INDIANAPOLIS, Ind., Nov. 12, 2015 —In a report released today by BioCrossroads, the Indiana Clinical and Translational Science Institute (CTSI) is recognized as a leading participant and preeminent site in the National Institutes of Health’s (NIH) Clinical and Translational Science Award program (CTSA). The study, The Clinical and Translational Science Award Program – A Report on Indiana’s Position, conducted by Faegre BD Consulting, details the CTSA program’s history and broad expectations for success moving forward and also compares the Indiana CTSI with five other award sites in the U.S. who are regarded as having cutting-edge programs.
Launched in 2006 by the NIH, the CTSA award program was designed to provide a more efficient and effective way to translate basic science into therapies and help to bridge the gap between growing taxpayer investments and the relatively limited number of therapies being approved by the Food and Drug Administration (FDA). Today, the program includes 62 academic medical institutions nationwide, including the Indiana CTSI led by the Indiana University School of Medicine in a partnership with Purdue University and University of Notre Dame. A statewide consortium, the Indiana CTSI’s mission is to accelerate the translation of basic, applied and clinical research discoveries into best practices and solutions to our most pressing health problems.
According to the study, the Indiana CTSI is a uniquely positioned program.
“With close to 150 medical schools nationwide, the Indiana University School of Medicine is distinguished by having one of only 62 NIH-funded CTSA award winning sites,” said David L. Johnson, President and CEO of BioCrossroads and the Central Indiana Corporate Partnership. “Because it is the only such NIH-award winner in the state, the Indiana CTSI has a unique opportunity to leverage our highly connected regional life sciences environment – both with other academic partners and industry — to exploit opportunities that are extremely difficult to achieve in other locations around the country.”
Since inception in 2008, the Indiana CTSI has been able to harness the strengths of Indiana University, Purdue University and University of Notre Dame to not only advance clinical discovery but also overcome many obstacles and barriers that are typically associated with making university collaborations truly accessible to both community and industry partners.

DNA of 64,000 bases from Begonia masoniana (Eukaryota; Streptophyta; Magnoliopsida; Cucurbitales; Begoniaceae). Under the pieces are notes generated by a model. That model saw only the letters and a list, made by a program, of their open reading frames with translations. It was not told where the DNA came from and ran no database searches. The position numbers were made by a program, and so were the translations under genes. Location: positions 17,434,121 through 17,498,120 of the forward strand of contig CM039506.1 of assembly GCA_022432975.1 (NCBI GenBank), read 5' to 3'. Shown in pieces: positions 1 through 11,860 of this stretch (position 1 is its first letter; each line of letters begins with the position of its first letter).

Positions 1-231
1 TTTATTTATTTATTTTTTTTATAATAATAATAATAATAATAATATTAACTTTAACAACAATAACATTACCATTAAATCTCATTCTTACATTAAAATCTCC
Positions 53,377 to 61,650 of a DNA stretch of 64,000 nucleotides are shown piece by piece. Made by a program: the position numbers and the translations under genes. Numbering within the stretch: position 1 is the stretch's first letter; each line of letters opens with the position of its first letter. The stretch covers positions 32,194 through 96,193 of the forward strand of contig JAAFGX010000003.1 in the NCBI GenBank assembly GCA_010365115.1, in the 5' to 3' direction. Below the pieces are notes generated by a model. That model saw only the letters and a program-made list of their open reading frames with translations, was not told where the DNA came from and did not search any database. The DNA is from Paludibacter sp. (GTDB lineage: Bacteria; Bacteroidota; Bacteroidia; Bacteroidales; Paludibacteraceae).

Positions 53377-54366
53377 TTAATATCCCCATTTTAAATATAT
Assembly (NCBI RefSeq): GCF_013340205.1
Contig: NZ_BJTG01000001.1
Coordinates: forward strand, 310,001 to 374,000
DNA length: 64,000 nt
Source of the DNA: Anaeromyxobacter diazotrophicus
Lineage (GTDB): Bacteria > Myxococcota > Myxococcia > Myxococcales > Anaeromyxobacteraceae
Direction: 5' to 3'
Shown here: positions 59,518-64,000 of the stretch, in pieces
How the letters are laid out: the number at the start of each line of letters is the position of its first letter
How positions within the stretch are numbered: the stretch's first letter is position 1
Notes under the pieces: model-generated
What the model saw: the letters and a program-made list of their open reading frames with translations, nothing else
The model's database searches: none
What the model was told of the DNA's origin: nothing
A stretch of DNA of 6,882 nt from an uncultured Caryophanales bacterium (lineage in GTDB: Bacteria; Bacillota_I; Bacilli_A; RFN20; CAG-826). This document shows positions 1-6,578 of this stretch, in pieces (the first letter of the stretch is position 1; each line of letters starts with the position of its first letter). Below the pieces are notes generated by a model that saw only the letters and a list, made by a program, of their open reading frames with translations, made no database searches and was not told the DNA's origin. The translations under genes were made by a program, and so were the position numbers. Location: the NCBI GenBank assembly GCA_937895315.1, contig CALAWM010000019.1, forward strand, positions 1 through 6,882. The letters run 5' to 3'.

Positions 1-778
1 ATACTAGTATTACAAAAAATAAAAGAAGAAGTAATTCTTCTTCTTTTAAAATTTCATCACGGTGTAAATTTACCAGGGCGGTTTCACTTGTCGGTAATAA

“In this exercise to study the progress of the CTSA program, we discovered that the Indiana CTSI does not just excel against peer institutions that are similar in size but is positioned to be as effective and instrumental as other academic institutions that generate substantially larger research dollars,” added Johnson. “We are able to achieve such early and sustainable success because Indiana has a remarkable history of collaboration among its academic and corporate life sciences assets.”
The report indicates that continued success and progress of the Indiana CTSI, along with the strengths of the Indiana Biosciences Research Institute and 16 Tech Innovation District, will well-position the state as a leading cluster for healthcare innovation.
BioCrossroads (www.biocrossroads.com) advances Indiana’s signature strengths in the life sciences by connecting with corporate, academic and philanthropic partners; facilitating investments in promising start ups and building new enterprises; and educating through conferences, reports and market development knowledge. The initiative supports the region’s existing research and corporate strengths while encouraging new business development and has formed several new nonprofit organizations, including The Indiana Biosciences Research Institute, Indiana Health Information Exchange, BioCrossroadsLINX, OrthoWorx, and Datalys Center.